Over the past decade, a growing body of research has delved into the financialization of housing, highlighting the increasing influence of financial actors and markets in the housing sector. While much attention has been paid to mortgage lending and homeownership, recent focus within planning research has shifted towards understanding the financialization of rental housing.
In rental housing construction, limited partnerships have become a favored financing model. Developers and funding sources become shareholders, shifting risk to the latter, traditionally creditors. This shift boosts funding sources' yield expectations, limiting new housing production to lucrative building types. As investment funds engage more in rental unit production, a greater share of rental housing adopts a financialized logic.
In "High Rises and Housing Stress: A Spatial Big Data Analysis of Rental Housing Financialization," (Journal of the American Planning Association, Vol. 90, No. 1), Cloe St-Hilaire, Mikael Brunila, and David Wachsmuth introduce a novel method for scraping public data to explore the relationship between financialized landlords, land use, and demographic variables in Montreal. Their research marks the first analysis of financialized rental housing ownership conducted at an urban scale.
Research Methods and Data Triangulation in Montreal
Montreal is an excellent case study, with 63 percent of its population living in renter-occupied housing, a higher share than any other mid-or large-sized city in North America. However, the landscape changed in the 2010s, with the emergence of new financial actors in purpose-built rental housing construction and challenges in enforcing rent control measures due to limited accountability and exceptions for newly constructed units, amidst tightening housing market conditions.
Despite the recognized significance of financialization in the housing market, the dearth of data on property ownership impedes both research and the formulation of effective policies by planners and communities to address rental market outcomes.
To address this challenge, the authors triangulated public data sources to uncover ownership structures in Montreal's housing market, identify financialized rental properties, and correlate ownership patterns with housing market and land use characteristics. They combined this data with demographic information from the Canadian Census at the census tract level and conducted statistical analyses.
Figure 1: Bivariate regressions analyses with the percentage of rental housing units under financialized ownership as the outcome variable.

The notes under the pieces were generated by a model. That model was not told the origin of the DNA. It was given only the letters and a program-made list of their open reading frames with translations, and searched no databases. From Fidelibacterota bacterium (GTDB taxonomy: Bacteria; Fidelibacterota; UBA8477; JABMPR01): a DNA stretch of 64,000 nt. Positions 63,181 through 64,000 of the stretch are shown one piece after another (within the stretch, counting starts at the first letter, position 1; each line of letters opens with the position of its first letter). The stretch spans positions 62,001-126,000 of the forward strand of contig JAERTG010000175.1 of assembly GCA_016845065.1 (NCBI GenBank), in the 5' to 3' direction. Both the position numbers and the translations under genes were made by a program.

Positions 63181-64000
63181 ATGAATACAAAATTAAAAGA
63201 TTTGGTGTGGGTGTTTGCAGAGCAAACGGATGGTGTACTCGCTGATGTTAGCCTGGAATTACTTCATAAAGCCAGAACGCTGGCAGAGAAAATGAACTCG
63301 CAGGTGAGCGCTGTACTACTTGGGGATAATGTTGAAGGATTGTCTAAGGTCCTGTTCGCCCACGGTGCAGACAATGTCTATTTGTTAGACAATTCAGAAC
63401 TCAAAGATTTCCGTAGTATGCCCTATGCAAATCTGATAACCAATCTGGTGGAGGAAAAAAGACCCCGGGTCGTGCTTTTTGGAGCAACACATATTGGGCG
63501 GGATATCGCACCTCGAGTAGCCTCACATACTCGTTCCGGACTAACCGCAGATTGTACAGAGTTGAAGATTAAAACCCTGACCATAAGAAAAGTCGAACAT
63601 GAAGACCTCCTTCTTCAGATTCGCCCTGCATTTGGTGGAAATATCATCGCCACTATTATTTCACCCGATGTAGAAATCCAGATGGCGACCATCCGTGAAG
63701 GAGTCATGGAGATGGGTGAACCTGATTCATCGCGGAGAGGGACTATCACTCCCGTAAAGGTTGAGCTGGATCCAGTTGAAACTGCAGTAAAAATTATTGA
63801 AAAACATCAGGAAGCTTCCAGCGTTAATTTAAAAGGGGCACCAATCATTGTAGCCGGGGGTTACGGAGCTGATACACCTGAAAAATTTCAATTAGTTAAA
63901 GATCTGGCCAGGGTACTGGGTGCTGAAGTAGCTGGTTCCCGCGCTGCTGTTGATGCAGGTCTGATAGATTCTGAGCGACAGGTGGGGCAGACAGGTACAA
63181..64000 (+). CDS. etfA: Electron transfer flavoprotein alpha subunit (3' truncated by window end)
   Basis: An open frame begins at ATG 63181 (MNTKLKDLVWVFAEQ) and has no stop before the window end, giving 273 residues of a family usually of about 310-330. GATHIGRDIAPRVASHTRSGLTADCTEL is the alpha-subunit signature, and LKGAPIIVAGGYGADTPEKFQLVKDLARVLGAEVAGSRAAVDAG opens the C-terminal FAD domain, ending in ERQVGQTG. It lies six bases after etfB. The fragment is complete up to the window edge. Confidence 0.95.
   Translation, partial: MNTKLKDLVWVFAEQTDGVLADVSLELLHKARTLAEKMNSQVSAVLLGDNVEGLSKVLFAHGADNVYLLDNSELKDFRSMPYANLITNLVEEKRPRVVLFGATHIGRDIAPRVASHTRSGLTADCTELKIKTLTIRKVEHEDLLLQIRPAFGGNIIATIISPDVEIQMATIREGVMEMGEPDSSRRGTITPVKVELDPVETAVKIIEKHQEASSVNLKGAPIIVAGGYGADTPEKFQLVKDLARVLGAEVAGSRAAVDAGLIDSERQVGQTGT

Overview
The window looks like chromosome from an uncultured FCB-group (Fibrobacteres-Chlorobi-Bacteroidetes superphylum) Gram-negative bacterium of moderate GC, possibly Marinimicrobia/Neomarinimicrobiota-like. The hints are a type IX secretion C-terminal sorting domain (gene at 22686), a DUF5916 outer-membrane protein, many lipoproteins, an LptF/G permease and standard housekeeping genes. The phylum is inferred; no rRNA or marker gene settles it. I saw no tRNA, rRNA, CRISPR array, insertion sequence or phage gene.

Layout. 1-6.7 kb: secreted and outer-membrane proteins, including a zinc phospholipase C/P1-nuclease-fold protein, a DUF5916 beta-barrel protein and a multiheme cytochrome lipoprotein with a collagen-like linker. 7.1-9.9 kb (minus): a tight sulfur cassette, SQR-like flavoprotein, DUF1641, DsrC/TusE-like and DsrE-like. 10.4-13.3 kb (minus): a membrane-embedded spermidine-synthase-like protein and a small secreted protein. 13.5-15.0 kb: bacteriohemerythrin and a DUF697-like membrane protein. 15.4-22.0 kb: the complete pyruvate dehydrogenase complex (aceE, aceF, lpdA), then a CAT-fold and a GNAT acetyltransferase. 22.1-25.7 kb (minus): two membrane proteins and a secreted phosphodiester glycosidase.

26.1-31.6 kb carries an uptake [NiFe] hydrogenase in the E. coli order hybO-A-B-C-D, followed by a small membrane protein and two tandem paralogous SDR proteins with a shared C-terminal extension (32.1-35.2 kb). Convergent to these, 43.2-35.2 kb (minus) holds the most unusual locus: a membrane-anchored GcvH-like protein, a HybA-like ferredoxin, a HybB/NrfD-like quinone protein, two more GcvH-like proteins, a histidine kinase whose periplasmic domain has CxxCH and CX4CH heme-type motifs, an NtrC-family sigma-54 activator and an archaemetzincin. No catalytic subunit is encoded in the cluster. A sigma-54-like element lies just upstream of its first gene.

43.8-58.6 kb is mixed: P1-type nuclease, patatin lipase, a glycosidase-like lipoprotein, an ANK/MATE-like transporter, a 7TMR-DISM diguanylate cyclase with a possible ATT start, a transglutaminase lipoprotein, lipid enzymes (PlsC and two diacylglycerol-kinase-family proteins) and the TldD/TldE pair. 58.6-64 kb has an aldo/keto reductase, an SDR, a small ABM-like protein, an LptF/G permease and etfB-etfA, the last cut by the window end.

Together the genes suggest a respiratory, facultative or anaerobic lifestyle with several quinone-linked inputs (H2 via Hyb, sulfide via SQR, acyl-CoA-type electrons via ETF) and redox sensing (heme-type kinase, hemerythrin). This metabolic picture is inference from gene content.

Neighborhood Typology: Identifying Financialized Rental Housing
The study identified two neighborhood types with high concentrations of rental housing financialization:
- Precarious type — these areas had ethnically diverse, young populations with low incomes and many students, consistent with research on financialized landlords targeting marginalized groups.
- Affluent type — these areas were mostly white and well-off, showed low housing mobility and high spending on housing despite dense housing and tenants facing housing stress.
Information asymmetry poses a critical issue in housing fairness. The rental housing market, largely characterized by extreme information asymmetry, often reflects an imbalance of power. Landlords have access to tenant information, while tenants lack insight into the reputation or behavior of their landlords.
Implications for Policy and Planning
The study's innovative approach to identifying owners of financialized rental properties underscores the deliberate complexity underlying ownership networks. Establishing rental registries requiring the identification of beneficial ownership could help mitigate this complexity and enable better enforcement of rent control measures and policies regarding rental property ownership.
Greater transparency would empower planners and communities to advocate for policies that protect tenants from predatory practices of financialized landlords and improve rental market outcomes.
The Journal of the American Planning Association is the quarterly journal of record for the planning profession. For full access to the JAPA archive, APA members may purchase a discounted digital subscription for $36/year.
Top image: iStock / Getty Images Plus - Anatoli Igolkin
ABOUT THE AUTHOR
Lucas Flint is a master's in urban planning program student at Harvard University.